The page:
Tropical Cyclone Rusty has been upgraded to a category four, and the massive storm is now battering WA's Pilbara coast.

A red alert has been issued for people in Pilbara region towns between Pardoo and Whim Creek, including Port Hedland and South Hedland.

These residents are being told to go to shelter immediately.

The slow-travelling cyclone barely moved overnight but wind gusts have strengthened to 230km/h near its centre.


The Bureau of Meteorology predicts the cyclone will begin moving south today.

Port Hedland has already had wind gusts up 120km/h, with conditions set to worsen throughout the day, the bureau says.

Destructive wind gusts of more than 165km/h are predicted in the area as the cyclone approaches the coast.

At 5am (WST) on Wednesday, the storm was believed to be 130km north-northeast of Port Hedland and 290km northeast of Karratha.

People in communities between Wallal and Pardoo, extending inland to Marble Bar, are on yellow alert, with a warning to take action and prepare to shelter.

Rusty's massive size and slow movement is set to unleash torrential rain and cause major flooding in the De Grey catchment and significant flooding in the Fortescue catchment and Pilbara coastal streams.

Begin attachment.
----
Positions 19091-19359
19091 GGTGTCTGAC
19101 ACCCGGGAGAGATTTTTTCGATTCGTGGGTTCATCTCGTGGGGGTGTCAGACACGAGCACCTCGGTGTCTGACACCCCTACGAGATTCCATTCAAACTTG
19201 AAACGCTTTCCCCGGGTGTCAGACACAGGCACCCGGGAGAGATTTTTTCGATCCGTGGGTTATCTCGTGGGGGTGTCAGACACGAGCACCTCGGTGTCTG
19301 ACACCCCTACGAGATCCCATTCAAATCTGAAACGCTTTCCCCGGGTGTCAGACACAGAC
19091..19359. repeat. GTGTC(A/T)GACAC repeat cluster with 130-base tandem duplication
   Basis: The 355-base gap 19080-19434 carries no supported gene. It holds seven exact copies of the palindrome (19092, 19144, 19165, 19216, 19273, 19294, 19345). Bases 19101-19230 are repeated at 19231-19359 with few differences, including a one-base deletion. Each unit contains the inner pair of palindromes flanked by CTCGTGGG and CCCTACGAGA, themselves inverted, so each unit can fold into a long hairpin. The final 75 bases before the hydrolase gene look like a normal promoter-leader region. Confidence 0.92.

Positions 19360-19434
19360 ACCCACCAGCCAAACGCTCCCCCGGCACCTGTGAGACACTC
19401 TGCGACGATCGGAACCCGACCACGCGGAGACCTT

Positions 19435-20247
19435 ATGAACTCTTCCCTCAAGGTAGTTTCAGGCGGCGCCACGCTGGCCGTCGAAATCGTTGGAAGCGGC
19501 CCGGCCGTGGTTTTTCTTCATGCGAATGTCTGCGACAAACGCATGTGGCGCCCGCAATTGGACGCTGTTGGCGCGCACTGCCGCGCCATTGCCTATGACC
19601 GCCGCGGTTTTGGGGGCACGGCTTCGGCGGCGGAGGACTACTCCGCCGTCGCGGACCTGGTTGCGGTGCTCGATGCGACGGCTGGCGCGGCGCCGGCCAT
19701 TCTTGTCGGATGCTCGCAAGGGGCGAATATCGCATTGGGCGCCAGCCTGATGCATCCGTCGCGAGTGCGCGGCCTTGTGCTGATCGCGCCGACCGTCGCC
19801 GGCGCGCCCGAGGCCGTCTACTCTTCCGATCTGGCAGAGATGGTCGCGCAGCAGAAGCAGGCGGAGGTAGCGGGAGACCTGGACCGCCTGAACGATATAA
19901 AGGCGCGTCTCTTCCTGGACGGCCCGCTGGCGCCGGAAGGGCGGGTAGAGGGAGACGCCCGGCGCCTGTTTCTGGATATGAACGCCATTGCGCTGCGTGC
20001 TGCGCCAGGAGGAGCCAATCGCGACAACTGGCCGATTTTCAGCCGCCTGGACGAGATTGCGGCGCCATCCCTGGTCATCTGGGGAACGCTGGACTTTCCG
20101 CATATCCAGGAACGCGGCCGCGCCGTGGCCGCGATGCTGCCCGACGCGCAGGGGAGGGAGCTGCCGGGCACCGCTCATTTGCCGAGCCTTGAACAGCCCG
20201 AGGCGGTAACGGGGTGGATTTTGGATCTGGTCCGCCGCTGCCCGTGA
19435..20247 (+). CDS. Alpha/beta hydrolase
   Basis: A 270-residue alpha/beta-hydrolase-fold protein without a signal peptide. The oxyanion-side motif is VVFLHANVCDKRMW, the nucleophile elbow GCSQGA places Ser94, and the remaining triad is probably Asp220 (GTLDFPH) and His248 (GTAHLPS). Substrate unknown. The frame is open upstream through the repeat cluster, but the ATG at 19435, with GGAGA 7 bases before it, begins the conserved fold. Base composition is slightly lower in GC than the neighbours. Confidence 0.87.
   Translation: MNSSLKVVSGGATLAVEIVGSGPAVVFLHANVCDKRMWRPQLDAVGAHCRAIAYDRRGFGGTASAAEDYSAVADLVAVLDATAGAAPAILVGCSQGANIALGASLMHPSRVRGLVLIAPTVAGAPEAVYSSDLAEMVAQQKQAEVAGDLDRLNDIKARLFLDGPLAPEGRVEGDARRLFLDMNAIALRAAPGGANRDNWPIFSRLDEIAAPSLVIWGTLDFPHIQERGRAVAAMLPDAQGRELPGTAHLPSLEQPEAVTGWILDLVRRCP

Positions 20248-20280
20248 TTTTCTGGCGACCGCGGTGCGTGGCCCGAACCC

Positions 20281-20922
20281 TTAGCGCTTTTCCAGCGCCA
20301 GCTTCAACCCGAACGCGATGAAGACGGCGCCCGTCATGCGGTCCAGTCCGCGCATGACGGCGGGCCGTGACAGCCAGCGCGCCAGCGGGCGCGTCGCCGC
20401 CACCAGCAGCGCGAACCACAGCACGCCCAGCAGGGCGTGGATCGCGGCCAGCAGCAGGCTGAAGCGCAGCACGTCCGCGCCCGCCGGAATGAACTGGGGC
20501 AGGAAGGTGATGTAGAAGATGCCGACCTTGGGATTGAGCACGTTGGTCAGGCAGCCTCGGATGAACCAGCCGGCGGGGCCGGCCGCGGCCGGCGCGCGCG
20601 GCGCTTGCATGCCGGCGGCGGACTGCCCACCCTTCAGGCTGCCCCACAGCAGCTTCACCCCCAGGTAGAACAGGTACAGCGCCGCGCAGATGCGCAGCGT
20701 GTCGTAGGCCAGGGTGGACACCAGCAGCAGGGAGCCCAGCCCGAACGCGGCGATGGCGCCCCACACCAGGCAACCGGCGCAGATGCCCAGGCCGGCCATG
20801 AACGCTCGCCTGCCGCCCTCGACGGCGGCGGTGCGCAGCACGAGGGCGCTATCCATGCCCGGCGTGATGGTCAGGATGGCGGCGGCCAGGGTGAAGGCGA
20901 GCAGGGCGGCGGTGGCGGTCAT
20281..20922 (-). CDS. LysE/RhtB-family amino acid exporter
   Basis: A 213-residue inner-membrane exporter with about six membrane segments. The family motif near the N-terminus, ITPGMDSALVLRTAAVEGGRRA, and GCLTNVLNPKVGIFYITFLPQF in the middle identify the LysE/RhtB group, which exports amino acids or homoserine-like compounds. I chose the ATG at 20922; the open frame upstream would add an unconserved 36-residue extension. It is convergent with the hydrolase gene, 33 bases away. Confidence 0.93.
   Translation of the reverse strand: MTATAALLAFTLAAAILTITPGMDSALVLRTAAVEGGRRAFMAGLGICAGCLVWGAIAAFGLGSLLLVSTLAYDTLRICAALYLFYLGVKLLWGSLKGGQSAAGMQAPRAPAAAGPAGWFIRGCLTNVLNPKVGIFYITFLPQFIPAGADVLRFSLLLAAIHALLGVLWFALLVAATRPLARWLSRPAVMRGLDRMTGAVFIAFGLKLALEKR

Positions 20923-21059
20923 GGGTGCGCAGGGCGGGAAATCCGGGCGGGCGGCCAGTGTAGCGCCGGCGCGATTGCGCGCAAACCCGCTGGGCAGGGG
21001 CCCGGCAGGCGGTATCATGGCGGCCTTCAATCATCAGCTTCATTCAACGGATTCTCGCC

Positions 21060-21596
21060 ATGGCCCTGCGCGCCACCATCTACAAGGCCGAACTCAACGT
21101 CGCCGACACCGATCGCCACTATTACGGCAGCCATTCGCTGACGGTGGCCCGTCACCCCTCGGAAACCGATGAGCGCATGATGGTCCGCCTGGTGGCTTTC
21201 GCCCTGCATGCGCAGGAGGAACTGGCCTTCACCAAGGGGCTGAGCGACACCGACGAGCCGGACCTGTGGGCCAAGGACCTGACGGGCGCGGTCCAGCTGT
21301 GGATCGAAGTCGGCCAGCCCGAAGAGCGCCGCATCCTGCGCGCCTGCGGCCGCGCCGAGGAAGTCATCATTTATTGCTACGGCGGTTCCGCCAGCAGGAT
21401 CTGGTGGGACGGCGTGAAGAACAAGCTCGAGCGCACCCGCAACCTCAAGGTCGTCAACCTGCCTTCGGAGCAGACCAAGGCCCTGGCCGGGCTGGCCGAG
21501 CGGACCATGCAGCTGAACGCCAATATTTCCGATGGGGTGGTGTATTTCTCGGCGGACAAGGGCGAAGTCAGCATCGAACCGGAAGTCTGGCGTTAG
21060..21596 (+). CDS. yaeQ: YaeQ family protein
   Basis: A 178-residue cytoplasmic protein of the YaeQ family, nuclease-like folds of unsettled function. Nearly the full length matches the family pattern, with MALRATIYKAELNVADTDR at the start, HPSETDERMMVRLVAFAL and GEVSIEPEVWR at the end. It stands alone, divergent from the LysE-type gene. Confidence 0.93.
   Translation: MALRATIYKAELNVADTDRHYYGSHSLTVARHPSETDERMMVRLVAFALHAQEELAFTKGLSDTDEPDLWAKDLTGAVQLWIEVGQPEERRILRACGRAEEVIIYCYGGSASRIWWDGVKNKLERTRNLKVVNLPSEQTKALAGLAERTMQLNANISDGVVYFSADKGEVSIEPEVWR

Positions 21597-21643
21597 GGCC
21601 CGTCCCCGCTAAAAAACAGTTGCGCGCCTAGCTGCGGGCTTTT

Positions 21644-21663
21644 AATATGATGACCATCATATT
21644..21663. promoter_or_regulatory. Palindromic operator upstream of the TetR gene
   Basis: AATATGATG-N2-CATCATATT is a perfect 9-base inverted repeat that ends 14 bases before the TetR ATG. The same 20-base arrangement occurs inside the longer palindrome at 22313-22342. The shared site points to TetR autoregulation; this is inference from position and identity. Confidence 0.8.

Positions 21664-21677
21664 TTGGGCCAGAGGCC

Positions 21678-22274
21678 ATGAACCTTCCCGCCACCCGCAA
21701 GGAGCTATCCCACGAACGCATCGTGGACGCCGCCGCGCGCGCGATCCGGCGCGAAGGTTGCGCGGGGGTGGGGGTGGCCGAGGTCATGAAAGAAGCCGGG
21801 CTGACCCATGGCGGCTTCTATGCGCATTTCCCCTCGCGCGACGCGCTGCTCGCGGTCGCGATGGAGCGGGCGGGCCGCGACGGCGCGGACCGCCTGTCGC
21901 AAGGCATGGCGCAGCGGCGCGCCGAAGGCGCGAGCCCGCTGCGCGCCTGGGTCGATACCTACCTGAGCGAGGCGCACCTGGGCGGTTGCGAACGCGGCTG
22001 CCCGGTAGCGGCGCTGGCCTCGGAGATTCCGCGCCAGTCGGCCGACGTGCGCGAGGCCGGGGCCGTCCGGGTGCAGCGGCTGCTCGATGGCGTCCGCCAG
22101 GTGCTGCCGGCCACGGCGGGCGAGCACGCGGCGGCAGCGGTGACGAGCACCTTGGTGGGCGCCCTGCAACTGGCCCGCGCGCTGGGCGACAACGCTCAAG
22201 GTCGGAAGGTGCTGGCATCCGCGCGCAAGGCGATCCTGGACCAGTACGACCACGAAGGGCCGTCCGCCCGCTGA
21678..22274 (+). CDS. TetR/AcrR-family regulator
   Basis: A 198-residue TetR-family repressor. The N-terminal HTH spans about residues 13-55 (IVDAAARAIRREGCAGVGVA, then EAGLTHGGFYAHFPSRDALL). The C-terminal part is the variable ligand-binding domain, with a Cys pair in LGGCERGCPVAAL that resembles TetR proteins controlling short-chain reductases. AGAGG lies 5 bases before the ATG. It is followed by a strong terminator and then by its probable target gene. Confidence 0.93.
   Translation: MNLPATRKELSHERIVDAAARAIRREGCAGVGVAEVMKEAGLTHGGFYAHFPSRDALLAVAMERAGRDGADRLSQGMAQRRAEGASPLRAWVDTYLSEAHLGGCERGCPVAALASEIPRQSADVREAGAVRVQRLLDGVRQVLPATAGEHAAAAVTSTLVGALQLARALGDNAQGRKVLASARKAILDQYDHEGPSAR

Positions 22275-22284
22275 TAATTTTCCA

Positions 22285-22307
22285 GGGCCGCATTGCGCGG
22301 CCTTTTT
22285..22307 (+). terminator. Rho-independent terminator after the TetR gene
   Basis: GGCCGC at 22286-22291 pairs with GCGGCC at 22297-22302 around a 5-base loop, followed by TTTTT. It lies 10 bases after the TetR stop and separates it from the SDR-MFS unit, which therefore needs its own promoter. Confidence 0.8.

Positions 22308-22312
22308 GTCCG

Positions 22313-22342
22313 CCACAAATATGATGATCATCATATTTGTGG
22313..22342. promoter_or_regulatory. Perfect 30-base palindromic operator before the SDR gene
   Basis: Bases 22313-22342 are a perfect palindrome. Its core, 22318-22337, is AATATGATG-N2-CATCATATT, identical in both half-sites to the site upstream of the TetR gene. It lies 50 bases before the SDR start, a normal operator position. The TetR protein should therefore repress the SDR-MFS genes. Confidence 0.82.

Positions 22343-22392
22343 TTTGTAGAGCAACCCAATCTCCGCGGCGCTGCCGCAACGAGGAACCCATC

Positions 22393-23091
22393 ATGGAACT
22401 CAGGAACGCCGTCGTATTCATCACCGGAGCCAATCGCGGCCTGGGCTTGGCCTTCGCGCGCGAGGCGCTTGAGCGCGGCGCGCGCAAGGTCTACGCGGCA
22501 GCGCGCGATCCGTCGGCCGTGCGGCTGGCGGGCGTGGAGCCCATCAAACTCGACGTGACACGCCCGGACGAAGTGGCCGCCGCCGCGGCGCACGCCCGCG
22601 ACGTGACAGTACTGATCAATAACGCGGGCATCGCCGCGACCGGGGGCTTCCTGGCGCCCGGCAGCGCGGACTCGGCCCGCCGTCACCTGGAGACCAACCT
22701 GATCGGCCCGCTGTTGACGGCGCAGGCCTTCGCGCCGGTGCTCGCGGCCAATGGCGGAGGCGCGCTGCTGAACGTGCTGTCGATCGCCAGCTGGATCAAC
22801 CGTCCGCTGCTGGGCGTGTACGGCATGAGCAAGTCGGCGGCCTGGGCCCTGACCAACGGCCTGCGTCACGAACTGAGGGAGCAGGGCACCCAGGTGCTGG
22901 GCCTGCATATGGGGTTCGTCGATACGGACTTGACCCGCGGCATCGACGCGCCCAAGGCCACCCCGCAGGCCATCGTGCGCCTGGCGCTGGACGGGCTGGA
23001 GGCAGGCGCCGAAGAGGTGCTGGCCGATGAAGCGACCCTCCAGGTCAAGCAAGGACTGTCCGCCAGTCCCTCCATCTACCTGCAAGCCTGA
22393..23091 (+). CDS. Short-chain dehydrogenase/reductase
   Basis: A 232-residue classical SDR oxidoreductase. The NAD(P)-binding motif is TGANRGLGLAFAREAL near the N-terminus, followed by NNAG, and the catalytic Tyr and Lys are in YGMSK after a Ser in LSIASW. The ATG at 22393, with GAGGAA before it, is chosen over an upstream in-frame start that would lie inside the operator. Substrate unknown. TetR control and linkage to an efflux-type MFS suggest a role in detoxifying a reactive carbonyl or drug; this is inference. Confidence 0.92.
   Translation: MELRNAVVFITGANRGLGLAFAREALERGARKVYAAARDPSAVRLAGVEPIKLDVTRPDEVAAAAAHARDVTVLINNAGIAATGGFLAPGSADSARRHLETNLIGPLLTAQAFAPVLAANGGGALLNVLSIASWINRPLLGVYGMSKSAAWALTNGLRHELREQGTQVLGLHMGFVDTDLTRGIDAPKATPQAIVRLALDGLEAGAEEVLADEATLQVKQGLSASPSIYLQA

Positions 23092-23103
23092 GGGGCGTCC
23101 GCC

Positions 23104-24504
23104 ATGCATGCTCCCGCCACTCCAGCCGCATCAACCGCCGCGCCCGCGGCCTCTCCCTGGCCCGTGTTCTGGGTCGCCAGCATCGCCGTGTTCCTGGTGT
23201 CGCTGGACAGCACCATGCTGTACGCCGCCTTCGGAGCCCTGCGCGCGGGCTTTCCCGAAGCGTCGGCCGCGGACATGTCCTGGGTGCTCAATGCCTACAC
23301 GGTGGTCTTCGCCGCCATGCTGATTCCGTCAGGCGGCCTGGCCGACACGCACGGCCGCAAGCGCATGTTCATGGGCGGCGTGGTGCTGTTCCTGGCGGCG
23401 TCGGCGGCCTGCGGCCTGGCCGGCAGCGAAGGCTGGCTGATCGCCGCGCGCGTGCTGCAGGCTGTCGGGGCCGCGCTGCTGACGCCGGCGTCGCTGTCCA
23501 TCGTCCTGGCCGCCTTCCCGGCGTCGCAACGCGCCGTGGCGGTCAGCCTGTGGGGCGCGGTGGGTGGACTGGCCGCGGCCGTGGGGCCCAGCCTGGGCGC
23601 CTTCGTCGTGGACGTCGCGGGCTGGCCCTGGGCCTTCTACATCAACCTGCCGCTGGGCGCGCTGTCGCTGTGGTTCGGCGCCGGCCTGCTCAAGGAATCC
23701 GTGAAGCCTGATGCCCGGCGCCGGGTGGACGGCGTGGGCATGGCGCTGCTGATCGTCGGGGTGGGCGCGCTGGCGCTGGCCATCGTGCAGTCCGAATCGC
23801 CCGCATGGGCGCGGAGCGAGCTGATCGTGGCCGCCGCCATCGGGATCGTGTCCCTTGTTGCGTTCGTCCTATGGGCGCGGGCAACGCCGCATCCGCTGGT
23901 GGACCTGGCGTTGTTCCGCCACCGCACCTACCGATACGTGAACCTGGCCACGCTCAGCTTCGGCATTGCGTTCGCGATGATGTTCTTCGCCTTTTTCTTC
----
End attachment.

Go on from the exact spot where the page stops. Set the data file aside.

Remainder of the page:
The deputy mayor of Port Hedland shire, George Daccache, a resident of 40 years, expects the cyclone to be one of the worst the town has seen.

"This one's a bit of a beauty," Mr Daccache said.


"It's going to be a pain waiting for two to three days for this to come and go.

Port Hedland councillor Bill Dziombak says there's been persistent rain in the area, and he expects it will become more intense.

"This is a very long, drawn-out slow nightmare," Mr Dziombak told AAP early on Wednesday morning.

"Over the last 48 hours we've had gradually increasing gales, gusty winds and heavy, heavy rain."

The rain had softened vegetation, raising fears of falling trees and damage to infrastructure, Mr Dziombak said.

Rising tides could also cause storm surges and flooding.


Mr Daccache said most of the town's residents were at home or in shelters waiting for the cyclone to hit.

"It's in Mother Nature's hands now, nothing we can do about it," Mr Daccache told AAP.